South Africa's food guidelines were created to address two different populations: people who are undernourished and who need to eat more nutritious foods, and people who are struggling with being overweight and obese. They state that starchy foods should be a part of most meals and that fruits and vegetables should be eaten every day.
People should also drink milk, yogurt or maas (an African fermented milk) daily, as well as clean, safe water. Meat, fish and eggs can also be eaten daily, while things like beans, lentils and soy can be eaten regularly.
Their guidelines also address the dangers of eating tasty but nutritionally deficient food (foods high in sugar, salt and fat), especially for people who come from an undernourished background. From the report:
"It should also be remembered that when previously disadvantaged people who were hungry or food insecure at any time of their life are suddenly confronted with a wide variety of affordable and palatable food, their choices are not necessarily governed by what is healthy."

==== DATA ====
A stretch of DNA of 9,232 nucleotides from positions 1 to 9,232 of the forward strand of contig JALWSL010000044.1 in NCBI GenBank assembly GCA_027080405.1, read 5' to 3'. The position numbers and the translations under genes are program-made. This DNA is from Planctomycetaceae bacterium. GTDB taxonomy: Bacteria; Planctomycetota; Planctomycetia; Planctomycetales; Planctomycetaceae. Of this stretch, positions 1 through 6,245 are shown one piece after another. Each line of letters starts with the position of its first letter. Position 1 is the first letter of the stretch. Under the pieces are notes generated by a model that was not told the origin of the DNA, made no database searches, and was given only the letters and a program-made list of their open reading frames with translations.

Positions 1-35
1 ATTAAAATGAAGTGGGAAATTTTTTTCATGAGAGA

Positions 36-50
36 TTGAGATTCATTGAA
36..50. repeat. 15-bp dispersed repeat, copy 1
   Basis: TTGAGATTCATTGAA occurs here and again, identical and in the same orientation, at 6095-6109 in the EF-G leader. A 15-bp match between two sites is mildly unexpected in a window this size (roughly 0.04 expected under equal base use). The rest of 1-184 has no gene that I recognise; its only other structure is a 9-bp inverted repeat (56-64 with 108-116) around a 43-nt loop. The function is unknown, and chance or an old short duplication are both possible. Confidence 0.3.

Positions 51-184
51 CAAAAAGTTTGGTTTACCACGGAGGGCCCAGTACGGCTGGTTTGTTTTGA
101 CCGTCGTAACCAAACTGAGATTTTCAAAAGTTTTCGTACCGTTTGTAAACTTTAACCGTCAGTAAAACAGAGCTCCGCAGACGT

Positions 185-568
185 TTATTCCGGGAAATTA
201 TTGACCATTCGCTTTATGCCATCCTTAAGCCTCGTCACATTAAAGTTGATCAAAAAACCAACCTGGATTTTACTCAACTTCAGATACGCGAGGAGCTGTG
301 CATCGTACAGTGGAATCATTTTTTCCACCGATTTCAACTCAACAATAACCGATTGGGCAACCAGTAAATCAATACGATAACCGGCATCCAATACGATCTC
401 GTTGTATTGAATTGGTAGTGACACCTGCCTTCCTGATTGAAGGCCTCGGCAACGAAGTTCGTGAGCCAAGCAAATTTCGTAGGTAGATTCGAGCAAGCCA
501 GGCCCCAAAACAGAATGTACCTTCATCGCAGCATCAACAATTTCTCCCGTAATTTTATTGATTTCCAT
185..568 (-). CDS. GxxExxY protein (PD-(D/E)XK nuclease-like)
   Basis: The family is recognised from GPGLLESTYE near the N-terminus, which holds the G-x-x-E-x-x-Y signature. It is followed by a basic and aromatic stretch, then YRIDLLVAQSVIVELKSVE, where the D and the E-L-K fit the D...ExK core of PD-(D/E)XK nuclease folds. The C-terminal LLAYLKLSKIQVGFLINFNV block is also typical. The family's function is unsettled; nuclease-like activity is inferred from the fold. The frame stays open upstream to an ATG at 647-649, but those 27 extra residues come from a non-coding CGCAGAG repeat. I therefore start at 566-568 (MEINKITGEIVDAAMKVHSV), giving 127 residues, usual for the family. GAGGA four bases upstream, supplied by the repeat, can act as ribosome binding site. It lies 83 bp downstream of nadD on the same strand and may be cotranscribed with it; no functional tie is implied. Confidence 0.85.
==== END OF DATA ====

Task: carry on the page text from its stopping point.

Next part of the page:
Qatar recommends three to five servings of vegetables and two to four servings of fruits every day. For the other four food groups (cereals and starchy vegetables, legumes, dairy and dairy alternatives, and fish and meat), they recommend eating some from each group every day, but give no suggested serving size. Foods high in sugar, salt and fat are not depicted in the shell illustration.
The guidelines contain a special section on weight loss that emphasize the importance of sleep, exercise and social support. From the report:
"Do not obsess about weight. Stay positive, and focus on eating well and being active. If you have children that are overweight, this is even more important."
In addition to their rainbow-shaped food guide, Canada has also created a circular guide to address the traditional diets of the First Nations, Inuit and Metis people.
The guideline has serving size recommendations for traditional foods like whale and seal oil, bannock, seaweed and wild game.